Nemo 2: The Roses of Berlin

The middle volume of Alan Moore and Kevin O’Neill’s Nemo trilogy sees our heroine taking on Fritz Lang’s automatons and Adenoid Hynkel, Charlie Chaplain’s version of Adolf Hitler.

Nemo: The Roses of Berlin

The second volume of Alan Moore and Kevin O’Neill’s adventures of Nemo’s daughter take us into 1940s Berlin. This version has been influenced by Fritz Lang’s Metropolis (and a number of characters from the German director’s other movies) and features a Third Reich under the control of Charlie Chaplin’s Adenoid Hynkel.

The Germans, fed up with Nemo’s raids on their shipping lines, set a trap for her by appearing to capture her daughter and son-in-law. Nemo then leads a daring sortie into the heart of Berlin in an attempt to rescue them. As is typical with Moore’s adventures, not everything goes according to plan.

Nemo: The Roses of Berlin

O’Neill’s fascist vision is superbly rendered, with towering mechanical buildings churning out armies of zombie-like, sleeping drones. The futuristic dystopia brings some colour to Lang’s vision but the muted factory greys and murky palette remind us of O’Neill’s dystopian Marshall Law days.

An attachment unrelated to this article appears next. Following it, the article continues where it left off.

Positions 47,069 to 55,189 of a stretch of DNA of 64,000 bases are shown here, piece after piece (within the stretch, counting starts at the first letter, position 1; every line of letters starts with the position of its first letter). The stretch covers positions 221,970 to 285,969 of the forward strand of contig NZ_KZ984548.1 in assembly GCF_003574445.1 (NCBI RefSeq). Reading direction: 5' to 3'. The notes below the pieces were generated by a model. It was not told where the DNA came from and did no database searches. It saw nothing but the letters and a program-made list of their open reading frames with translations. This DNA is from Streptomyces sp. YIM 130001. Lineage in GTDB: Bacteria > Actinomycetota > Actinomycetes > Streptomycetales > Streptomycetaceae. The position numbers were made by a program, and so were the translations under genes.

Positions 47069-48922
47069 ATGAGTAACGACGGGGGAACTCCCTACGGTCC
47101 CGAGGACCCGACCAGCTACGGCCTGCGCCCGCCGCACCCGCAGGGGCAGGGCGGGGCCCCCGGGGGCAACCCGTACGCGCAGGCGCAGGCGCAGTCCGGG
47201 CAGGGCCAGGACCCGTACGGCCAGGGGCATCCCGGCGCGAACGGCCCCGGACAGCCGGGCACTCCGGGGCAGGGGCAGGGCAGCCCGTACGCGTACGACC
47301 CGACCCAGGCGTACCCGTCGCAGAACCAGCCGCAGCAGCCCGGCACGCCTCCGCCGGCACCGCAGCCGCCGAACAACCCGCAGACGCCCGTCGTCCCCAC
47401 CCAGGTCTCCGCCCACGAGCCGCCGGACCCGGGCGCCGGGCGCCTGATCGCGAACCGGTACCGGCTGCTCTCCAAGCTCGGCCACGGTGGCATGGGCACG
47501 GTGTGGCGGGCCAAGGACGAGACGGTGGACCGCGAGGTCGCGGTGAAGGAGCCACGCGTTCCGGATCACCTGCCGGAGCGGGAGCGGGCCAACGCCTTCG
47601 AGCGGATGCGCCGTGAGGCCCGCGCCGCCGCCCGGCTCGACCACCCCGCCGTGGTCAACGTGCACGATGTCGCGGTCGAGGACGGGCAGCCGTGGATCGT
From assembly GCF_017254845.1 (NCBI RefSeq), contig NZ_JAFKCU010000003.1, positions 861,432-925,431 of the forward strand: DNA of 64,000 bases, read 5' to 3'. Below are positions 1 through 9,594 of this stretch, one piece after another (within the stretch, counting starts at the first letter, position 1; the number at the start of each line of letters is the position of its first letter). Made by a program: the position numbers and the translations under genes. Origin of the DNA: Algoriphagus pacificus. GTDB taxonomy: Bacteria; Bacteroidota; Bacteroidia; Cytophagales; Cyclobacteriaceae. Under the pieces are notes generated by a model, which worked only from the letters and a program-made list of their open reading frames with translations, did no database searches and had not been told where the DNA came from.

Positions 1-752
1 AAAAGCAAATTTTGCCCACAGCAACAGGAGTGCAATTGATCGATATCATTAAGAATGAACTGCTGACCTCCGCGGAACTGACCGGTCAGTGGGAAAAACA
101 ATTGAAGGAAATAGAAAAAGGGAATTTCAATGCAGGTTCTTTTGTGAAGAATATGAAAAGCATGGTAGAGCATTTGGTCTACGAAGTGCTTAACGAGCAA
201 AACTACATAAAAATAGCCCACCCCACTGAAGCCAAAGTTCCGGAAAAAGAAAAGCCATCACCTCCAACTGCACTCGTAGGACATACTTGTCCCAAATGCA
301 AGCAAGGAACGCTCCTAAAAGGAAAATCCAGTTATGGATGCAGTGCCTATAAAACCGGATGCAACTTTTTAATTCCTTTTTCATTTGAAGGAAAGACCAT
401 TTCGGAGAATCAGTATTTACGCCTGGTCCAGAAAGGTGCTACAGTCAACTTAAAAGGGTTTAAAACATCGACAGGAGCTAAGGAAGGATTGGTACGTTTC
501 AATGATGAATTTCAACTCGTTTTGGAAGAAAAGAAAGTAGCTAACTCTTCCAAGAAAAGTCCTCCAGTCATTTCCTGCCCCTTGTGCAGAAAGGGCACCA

The story feels a little stretched and under-developed, as if more effort has been made ensuring the various homages fit together seamlessly, rather than worrying too much about whether the mechanics of the story work sensibly. For example, Nemo and her team find Hynkel’s secret hideout a bit too easily, which certainly progresses the story but feels like a plot shortcut.

We preferred the first volume, which saw Nemo exploring the dark Lovecraftian Antarctic and seemed settled on largely sticking to a single literary influence.

All the books in this series:

Nemo: Heart of Ice

Nemo: The Roses of Berlin

Nemo: River of Ghosts

Leave a Reply

Your email address will not be published. Required fields are marked *

This site uses Akismet to reduce spam. Learn how your comment data is processed.